John Carlson – ‘The Air Force taught me about resilience’
Published 8:00 pm Wednesday, November 8, 2023
Demopolis Police Department School Resource Officer John Carlson is often known as “LuLu’s handler,” the K-9 officer who works alongside the four-year old Belgian Malinois who is his trusted partner. Carlson, who is a bit soft-spoken, can usually be found at Demopolis Middle School making sure students get to and from the school building safely.
But Carlson is more than just a School Resource Officer (SRO). He is also an Air Force veteran who has chosen to continue dedicating his skills and services to helping others. Retired Master Sergeant Carlson joined the Air Force in 1997 as a member of the Air National Guard, where he served for 24 years before retiring from his duties as a Vehicle Operations Superintendent in September 2021.
For Carlson, who comes from a military family, joining the military seemed like continuing a family legacy..
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“It was kind of like a family tradition. My grandfather, great-grandfather and so forth, all served at one point. We’re all military,” said Carlson.
He originally joined the Air Force, and was in the service career field which ranged from cooking for and feeding the troops, to burials. Carlson said he only stayed in that field for about two years before moving on to something else.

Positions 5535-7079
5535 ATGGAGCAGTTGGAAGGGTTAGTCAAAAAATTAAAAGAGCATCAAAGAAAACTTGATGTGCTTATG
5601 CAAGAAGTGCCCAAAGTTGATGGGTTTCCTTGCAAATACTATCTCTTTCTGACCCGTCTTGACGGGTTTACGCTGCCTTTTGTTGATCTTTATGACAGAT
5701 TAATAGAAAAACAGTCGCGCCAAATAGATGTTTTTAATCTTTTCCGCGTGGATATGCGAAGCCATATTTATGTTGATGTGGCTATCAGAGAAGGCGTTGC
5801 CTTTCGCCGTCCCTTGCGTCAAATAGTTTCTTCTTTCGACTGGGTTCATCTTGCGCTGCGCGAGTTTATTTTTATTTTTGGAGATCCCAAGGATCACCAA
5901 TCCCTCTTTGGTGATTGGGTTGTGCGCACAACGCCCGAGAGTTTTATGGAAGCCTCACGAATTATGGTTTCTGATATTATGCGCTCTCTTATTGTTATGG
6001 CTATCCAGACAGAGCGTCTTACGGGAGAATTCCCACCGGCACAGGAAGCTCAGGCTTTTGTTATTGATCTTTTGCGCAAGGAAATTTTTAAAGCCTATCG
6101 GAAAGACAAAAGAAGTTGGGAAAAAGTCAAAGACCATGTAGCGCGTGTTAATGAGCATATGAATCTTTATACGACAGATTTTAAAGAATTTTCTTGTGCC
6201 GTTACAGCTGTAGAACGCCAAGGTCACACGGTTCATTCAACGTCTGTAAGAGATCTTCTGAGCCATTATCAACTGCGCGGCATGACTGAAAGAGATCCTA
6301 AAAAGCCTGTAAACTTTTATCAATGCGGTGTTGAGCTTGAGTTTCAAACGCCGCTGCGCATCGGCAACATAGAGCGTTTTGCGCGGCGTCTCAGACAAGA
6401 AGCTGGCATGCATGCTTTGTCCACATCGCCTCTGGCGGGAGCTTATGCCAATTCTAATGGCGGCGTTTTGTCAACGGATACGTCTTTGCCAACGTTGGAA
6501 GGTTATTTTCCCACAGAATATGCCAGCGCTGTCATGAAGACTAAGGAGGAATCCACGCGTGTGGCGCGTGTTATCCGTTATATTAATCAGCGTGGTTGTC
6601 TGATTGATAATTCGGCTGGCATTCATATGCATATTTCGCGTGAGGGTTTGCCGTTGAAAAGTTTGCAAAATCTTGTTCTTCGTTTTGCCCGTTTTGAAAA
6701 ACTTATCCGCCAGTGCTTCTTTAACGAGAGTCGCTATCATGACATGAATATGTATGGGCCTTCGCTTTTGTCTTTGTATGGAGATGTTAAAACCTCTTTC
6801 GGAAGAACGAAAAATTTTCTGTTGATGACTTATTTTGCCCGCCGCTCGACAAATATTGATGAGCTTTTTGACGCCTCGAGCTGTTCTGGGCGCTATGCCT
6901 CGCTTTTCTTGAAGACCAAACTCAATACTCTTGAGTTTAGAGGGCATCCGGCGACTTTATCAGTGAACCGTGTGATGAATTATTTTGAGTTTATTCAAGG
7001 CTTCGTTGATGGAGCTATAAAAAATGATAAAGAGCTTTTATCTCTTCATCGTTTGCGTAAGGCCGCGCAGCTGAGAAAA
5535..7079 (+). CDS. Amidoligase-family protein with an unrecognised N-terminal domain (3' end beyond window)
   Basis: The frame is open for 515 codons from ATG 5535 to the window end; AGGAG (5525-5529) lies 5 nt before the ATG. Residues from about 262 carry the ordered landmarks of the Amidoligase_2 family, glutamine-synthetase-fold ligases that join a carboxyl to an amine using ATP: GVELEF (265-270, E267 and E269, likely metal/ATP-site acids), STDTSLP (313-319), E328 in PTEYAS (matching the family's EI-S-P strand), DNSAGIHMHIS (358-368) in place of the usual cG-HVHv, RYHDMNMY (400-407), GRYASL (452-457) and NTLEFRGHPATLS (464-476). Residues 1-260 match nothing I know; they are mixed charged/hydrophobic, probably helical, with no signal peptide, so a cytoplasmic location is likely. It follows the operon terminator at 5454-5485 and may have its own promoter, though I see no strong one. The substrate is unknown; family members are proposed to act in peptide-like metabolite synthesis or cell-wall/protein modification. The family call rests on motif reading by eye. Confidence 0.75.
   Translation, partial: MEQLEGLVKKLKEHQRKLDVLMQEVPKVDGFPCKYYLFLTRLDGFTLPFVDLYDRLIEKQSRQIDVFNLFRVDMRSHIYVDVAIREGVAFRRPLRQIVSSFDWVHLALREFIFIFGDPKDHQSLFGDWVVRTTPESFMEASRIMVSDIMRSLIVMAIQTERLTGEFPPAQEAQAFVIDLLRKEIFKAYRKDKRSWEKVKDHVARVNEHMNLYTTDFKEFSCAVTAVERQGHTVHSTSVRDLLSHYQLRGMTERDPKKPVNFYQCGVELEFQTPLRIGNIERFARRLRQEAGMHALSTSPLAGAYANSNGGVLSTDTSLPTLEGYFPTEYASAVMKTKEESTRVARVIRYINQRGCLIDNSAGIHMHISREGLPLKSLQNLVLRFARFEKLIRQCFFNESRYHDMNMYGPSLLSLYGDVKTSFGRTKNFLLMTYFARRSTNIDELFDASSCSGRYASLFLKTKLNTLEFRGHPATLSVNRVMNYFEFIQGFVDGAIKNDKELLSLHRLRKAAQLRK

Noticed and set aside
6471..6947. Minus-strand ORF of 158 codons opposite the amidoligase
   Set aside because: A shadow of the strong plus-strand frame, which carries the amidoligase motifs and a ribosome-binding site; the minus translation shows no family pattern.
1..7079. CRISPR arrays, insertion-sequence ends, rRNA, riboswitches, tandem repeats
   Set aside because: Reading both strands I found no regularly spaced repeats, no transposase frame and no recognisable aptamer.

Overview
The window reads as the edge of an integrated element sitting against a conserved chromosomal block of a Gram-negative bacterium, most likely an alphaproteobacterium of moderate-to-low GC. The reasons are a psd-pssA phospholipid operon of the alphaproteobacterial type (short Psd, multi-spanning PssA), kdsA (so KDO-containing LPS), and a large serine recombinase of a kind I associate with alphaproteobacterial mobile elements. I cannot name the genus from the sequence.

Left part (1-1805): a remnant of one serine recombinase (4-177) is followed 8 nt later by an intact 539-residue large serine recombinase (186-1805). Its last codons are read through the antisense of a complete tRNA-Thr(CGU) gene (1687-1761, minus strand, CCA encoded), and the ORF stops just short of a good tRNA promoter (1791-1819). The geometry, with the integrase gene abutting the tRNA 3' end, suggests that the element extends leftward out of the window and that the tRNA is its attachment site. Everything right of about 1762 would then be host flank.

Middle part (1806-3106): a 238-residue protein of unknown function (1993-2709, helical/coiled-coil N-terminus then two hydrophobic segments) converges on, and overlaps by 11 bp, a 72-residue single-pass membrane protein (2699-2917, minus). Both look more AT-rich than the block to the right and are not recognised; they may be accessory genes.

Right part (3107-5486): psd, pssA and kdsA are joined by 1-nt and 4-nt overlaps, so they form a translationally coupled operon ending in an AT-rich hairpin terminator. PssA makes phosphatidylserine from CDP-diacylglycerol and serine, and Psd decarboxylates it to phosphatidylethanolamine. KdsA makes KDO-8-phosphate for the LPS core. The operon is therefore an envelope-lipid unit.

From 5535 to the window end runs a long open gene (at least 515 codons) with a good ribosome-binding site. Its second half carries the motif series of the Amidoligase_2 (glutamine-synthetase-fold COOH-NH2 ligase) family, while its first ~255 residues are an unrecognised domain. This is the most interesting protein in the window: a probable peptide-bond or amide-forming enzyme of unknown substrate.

“I had a buddy who was joining my unit, and he and I wanted to work together, so we went into Transportation. There I was like the worker guy, and then I worked my way up to being the superintendent,” said Carlson. “But throughout my career, I had opportunities to work in Aircraft Maintenance as a First Sergeant and also in Security Forces as a First Sergeant.”
Carlson said that his years in the Air Force helped shape him into who he is today because of the valuable skills it taught him. He also believes it has made him a stronger person.
“I would say that the military has definitely instilled a lot of discipline in me. As far as time management skills, learning how to do a lot of work with a little bit of time and little resources,” said Carlson. “It’s made me stronger because it taught me a lot about resilience. It taught me how to take bad situations and turn them around into something good.”
Many Veterans have to deal with misconceptions about what they are like as people. Veterans are sometimes stereotyped all have PTSD (Post Traumatic Stress Disorder) or thought to be inherently violent people, but for Carlson, those misconceptions are far from the truth.
“There are a lot of misconceptions about veterans. There are some veterans that are sick, but you’ll find that in every walk of life, not just the military. I think some people view PTSD as more of a military illness and not as a society illness,” said Carlson. “But as far as veterans go, the majority of the people that I’ve been around are very caring, hardworking people.”
When asked what advice he would give to someone who is considering joining the military, Carlson encourages people to do so as it will provide them with many different life skills and different ways of thinking about things.
“I would recommend that they join and excel in as much as they can in their career. Do something that will be useful for them on the outside. Whether it be medical, cooking, aerospace, or computer jobs. It really gives you a lot of tools to succeed in life,” said Carlson.